(film review by: THE THIRD)

In Kate Can’t Swim you meet Kate (Celeste Arias), an almost 30-year-old Brooklynite, who seems to be meandering through life.  Kate Cant Swim is like watching a case study on how to make a relationship drama. With a bare bones cast, first time director and accomplished actor Josh Helman (The X-men Franchise, Mad Max Fury road) explores the dynamics of Kate and the two relationships that have shaped the last few years of her life.

Kate has a boyfriend named Pete (Grayson DeJesus). Their relationship looks good at first sight. They go on role-play dates and seem to have good chemistry, but Pete seems preoccupied with his career.  And there’s Em (Jennifer Allcott), Kate’s best friend, who just returned from traveling around the world. Her recourse after getting her heart broken by her ex girlfriend.  Em surprises Kate when she says her new beau is a beau. Her new boyfriend Nick (Josh Helman) has a cabin and has invited them to visit for the weekend.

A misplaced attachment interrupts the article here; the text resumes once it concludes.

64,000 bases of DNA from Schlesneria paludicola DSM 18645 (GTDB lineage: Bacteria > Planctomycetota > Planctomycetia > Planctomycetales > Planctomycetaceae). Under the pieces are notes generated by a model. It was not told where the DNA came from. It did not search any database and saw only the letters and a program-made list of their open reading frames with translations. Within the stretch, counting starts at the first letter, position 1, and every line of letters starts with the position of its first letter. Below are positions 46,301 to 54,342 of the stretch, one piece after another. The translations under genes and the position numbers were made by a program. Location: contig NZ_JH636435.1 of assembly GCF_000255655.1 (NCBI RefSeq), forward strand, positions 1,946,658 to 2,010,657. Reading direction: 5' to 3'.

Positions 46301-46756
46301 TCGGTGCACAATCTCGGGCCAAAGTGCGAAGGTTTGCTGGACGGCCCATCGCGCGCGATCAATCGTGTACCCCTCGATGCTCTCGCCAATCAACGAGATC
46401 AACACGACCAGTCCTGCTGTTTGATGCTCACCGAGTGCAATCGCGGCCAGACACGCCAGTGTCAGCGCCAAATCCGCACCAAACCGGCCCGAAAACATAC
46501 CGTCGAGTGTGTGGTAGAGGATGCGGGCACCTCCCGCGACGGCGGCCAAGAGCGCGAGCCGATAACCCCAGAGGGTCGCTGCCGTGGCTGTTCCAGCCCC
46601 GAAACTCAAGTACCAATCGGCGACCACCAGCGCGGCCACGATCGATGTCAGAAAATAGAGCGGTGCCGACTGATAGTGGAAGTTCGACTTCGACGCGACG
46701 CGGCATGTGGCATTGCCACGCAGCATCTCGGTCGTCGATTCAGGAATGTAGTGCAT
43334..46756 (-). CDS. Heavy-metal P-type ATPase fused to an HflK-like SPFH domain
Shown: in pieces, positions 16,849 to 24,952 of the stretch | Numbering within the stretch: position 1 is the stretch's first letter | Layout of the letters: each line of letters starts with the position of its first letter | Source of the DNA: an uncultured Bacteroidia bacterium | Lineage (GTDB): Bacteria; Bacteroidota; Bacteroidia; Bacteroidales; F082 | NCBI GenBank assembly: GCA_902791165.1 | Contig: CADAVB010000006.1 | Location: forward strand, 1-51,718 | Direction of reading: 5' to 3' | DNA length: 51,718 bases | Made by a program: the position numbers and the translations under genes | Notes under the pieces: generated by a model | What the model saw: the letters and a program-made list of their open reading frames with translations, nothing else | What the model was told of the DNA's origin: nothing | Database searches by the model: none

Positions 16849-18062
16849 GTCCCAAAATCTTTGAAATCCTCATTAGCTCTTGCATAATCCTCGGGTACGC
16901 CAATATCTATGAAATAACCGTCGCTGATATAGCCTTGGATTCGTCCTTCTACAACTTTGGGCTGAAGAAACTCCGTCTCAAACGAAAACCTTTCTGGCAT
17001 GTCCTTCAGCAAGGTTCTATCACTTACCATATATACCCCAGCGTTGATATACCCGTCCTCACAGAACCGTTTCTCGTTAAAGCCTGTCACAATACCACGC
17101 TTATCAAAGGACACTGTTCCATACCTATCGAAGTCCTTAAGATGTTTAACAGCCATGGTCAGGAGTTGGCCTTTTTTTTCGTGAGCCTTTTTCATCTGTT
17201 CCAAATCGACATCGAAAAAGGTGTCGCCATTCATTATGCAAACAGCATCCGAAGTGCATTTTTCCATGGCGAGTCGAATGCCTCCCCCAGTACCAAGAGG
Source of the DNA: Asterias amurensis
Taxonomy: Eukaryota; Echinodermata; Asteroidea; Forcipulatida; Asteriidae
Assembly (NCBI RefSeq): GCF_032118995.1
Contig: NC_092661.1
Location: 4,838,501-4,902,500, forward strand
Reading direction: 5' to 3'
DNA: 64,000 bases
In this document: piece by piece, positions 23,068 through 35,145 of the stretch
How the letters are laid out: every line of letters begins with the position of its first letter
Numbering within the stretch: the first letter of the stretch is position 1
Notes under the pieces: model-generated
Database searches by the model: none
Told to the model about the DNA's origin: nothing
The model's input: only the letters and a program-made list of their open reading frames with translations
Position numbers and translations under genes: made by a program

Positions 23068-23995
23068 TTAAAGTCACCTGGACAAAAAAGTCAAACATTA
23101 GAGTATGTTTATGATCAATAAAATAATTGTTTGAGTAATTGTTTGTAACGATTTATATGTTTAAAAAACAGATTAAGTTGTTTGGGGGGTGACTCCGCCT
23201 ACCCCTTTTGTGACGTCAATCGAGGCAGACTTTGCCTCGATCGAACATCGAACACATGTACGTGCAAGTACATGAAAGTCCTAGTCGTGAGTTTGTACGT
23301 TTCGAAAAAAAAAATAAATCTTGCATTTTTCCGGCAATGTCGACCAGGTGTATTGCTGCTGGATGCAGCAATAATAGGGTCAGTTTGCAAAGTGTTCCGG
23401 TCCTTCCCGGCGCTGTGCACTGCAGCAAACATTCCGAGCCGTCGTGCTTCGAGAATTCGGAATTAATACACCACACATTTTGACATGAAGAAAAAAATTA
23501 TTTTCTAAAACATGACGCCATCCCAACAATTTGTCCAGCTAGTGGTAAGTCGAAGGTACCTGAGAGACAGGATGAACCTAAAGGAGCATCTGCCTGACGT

The cabin was the perfect setting to create an introspective environment . Being an indie film, the “less is more” approach really paid off.  Once things get settled, you can see Kate observing her friends relationship and weighing it against her own.  She really doesn’t trust Nick but yet there’s a sense of envy there.  Nick is a ladies man and his house is a shrine adorned with naked photos of the many women has slept with.  Kate’s interest in the photos is justified yet somewhat questionable.  The pace is slow and deliberate, giving each relationship time to evolve.  The more we get to know Kate the more it seems she’s going through cognitive dissonance.  Kate’s interest in Em seems to mirror Ems when she first met Kate, but Kate wasn’t gay. But you never really know if Kate is really into Em.  Or is it she fears losing her to someone now that Em looks happy.  Or she’s not happy with Pete. Or she just doesn’t know who she is.  It’s really Kate that cant hack it but the lake scenes are really nice and tie into the title well.  But by the end Kate learns that life is more precious than being judged.  Now will she learn how to swim through the rest of life’s challenging moments?